Well, what else could I call it?! Not only am I a lifelong admirer of Audrey Hepburn but recently I saw the fine film, Trumbo, about Hollywood scriptwriter Dalton Trumbo, who was blacklisted by the McCarthy anti-American hearings but went on to write Roman Holiday starring Audrey Hepburn and Gregory Peck under an assumed name. He won an Oscar which he couldn't collect but which his widow accepted on his behalf in 1993, some 40 years or so after it had originally been awarded. So obviously I packed my Audrey Hepburn print skirt and included a visit to the Trevi Fountain on our latest trip to The Eternal City - some things just have to be done.
So after that long off-piste ramble, yes! we have just been to Rome for a post-wedding short break. Not our wedding, of course, though that would surprise the children. No, number 1's amazing and extraordinary wedding which has taken a full week to clear up and even when we left on Thursday morning, parts of the marquee were still awaiting collection and there are still a few items which need returning to kind friends and neighbours.
After number 2's fabulous wedding in November I had ignored advice that I would need a holiday and had ploughed on wearily to Christmas with an extra dog on board and a houseful of family. Not wanting to be caught out twice, I booked our four day trip to Rome well in advance and timed it to fit in with the Rome Masters 1000 event so a bit of top class tennis-watching as well as all the other delights which Rome has to offer. Then my dear friend and tennis buddy who will shortly be heading off to live in Cyprus with her husband decided that that they would join us. Great timing because I will really miss my buddy so we could have some quality fun in Rome with them too.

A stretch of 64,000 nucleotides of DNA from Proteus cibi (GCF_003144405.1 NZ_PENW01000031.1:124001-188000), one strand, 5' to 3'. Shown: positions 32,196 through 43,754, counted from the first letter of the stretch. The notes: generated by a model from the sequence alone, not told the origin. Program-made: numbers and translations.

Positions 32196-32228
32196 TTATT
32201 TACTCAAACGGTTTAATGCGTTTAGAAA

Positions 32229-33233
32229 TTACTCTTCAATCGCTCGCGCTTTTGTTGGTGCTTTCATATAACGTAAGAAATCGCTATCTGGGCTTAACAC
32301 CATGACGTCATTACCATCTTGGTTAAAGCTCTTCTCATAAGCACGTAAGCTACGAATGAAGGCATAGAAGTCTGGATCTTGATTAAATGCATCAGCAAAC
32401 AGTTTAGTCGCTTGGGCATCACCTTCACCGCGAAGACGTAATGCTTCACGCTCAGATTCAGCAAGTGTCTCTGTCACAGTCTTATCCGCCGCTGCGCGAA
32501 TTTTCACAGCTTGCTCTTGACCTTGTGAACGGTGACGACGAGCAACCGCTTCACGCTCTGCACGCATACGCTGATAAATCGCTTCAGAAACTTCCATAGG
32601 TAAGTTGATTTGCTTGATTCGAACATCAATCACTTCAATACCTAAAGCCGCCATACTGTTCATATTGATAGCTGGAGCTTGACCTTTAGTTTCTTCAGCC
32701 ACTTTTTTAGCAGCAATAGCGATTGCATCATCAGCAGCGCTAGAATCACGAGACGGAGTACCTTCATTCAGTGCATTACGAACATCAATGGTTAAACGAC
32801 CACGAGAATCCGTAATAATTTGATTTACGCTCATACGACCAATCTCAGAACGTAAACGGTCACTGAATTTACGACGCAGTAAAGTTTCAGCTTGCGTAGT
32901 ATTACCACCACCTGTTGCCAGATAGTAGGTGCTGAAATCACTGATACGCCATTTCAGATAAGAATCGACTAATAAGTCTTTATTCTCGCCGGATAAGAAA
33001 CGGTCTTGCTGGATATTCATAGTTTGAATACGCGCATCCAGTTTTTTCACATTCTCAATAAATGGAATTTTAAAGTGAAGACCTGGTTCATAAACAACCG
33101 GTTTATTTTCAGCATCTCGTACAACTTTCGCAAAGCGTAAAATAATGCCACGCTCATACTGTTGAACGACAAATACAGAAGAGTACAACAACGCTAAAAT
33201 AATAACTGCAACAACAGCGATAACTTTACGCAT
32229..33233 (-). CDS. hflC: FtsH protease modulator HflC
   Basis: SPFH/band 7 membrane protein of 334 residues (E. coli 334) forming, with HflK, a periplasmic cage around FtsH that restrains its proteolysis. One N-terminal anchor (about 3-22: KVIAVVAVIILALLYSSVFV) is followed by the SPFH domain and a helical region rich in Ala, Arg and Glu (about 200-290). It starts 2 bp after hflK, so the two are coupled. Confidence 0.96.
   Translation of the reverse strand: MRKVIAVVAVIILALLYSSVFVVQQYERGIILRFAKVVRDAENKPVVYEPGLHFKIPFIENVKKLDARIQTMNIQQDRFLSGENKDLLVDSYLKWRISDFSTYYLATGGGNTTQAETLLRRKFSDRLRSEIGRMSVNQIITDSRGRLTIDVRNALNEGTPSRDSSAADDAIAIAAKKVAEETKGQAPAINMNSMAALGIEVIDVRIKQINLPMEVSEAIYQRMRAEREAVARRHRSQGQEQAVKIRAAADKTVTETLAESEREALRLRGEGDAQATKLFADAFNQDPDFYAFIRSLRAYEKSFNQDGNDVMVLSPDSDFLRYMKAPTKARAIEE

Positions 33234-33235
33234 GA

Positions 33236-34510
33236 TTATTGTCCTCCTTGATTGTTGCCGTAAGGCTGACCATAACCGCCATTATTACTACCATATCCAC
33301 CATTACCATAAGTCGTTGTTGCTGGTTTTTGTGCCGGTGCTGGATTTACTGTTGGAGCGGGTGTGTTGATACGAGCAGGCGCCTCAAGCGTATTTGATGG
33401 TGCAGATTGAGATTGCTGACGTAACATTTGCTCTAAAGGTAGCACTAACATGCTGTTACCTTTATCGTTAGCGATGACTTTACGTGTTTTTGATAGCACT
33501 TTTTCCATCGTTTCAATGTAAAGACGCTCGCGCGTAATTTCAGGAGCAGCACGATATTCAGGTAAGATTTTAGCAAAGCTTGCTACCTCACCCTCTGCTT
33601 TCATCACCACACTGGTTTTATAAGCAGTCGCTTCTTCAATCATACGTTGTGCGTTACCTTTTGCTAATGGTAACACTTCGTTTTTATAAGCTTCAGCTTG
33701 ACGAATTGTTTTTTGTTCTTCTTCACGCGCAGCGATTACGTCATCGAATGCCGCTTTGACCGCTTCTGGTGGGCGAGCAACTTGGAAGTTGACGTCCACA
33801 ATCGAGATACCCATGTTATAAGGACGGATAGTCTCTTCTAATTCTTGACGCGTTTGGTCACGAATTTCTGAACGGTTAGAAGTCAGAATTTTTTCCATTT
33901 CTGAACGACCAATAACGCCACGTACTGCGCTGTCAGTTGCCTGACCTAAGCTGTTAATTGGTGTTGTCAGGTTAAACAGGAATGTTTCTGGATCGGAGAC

An early flight from Leeds meant a very antisocial wake-up call but by 12.45 we're on the Court Centrale watching Roger looking rather lacklustre against Dominic Thiem. The ladies match that followed was the perfect time for some very nice antipasti and pink fizz in a smart bar for, Wimbledon organisers please note, not stupid money. Then back to court side for the crackerjack that is Nick Kyrgios against Rafa. Great tennis, plenty of drama - could Nick keep his head? Would Rafa's body hold out? Then on what is effectively an outside court ie with no pre booked seats, just a ground pass required, where Andy Murray demolished Jeremy Chardy in an inch-perfect couple of sets of tennis.
Dinner on night 1 was booked by the lovely Nige and we had some traditional fare in a restaurant which was largely populated by locals. Great food with a waiter who did a passing impression of Lurch (not intentionally of course!). We had had just thirty minutes between returning from the tennis and heading out to dinner to check into our hotel. Situated by the Termini in the centre of Rome the Palazzo Montemartini is a classic Roman mansion which houses a modern, funky hotel. It has only been open a couple of years and is immaculate. The staff were attentive and charming and everything from the rainwater shower in our bathroom to the beautifully presented breakfast buffet was spot on. Well done, Fern Hodges from Spear Travels http://www.speartravels.net who booked it for us and is rightly shortlisted for Young Travel Agent of the Year - good luck, Fern!